MIDLAND, Texas — Midland County receives roughly 2,500 vote-by-mail applications for busy election cycles. While final numbers are not currently in, Midland County Election Administrator Carolyn Graves said that of the applications the county has received, about a quarter have been rejected.
"Maybe 25%," Graves said. "We’ve had to send out a number of rejection letters because they were rejected for different reasons, so I think maybe about 25%."
Under Senate Bill 1, there is now a new form to fill out when requesting to vote by mail. The form requires either your social security number or your driver's license number, and it has to match whichever number you filled out on your registration.
"One of the new laws from SB 1 is that the driver's license, or their photo personal identification number, or the last four digits of their social need to be on the application because it will also need to be on the envelope that they return their ballot in," Graves said.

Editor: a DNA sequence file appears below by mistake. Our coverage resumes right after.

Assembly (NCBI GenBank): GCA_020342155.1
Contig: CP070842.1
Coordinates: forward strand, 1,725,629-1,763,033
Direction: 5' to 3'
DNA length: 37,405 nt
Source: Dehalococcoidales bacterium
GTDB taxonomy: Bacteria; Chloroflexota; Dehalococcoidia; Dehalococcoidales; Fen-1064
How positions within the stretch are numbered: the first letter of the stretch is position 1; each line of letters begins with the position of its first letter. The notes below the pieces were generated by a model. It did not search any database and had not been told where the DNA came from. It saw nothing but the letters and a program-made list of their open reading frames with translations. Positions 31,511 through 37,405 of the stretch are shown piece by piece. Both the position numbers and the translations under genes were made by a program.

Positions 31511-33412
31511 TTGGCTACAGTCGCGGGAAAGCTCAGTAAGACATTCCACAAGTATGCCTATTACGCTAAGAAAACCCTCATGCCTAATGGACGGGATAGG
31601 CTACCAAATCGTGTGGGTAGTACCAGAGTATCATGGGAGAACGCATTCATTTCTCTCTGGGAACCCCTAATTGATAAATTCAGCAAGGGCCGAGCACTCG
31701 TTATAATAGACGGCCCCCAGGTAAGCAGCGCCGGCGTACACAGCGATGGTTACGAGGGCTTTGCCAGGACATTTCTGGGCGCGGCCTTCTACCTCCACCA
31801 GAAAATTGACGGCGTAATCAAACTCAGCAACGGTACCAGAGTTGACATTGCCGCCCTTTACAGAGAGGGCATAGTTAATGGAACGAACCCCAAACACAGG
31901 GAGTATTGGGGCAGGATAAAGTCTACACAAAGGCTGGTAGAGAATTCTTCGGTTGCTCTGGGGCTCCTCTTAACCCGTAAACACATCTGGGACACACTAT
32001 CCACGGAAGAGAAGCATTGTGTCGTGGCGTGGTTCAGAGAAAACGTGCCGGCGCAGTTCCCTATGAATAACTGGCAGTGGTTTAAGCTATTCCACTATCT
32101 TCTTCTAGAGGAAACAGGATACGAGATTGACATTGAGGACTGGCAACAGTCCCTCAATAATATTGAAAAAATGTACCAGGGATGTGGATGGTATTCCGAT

If you put your driver's license number on the registration and then gave your social on the application, or vice-versa, the vote-by-mail application will be rejected.
"If it’s not what we have on file, it will be rejected, and they will get a letter of rejection," Graves said. "Then they’ll have six days to, it’s called curing. In other words, it’s to come in and take care of that, or there is through the Secretary of State a ballot tracker."
Graves said that it's also not as simple as calling in and asking what the number is that is on file.
"If they call, we can’t tell them which one we have, so that makes it more challenging," Graves said. "So, that’s why I’m just, again, recommending that they put both just to make sure that we have it."
Graves did say that if you call in, you can ask specific questions, such as "Do you have my social?" or "Do you have my driver's license number?" to help you determine what number to put on your application. However, they cannot give you the specific number over the phone.
Graves does believe that this will get better over time.
"I think once we get it down, especially the over 65 and the disabled have the opportunity to mark that annual ballot box, and if they mark that box and we can get everything else done, then they only have to do it once," Graves said. "They will automatically get a ballot for every election this year."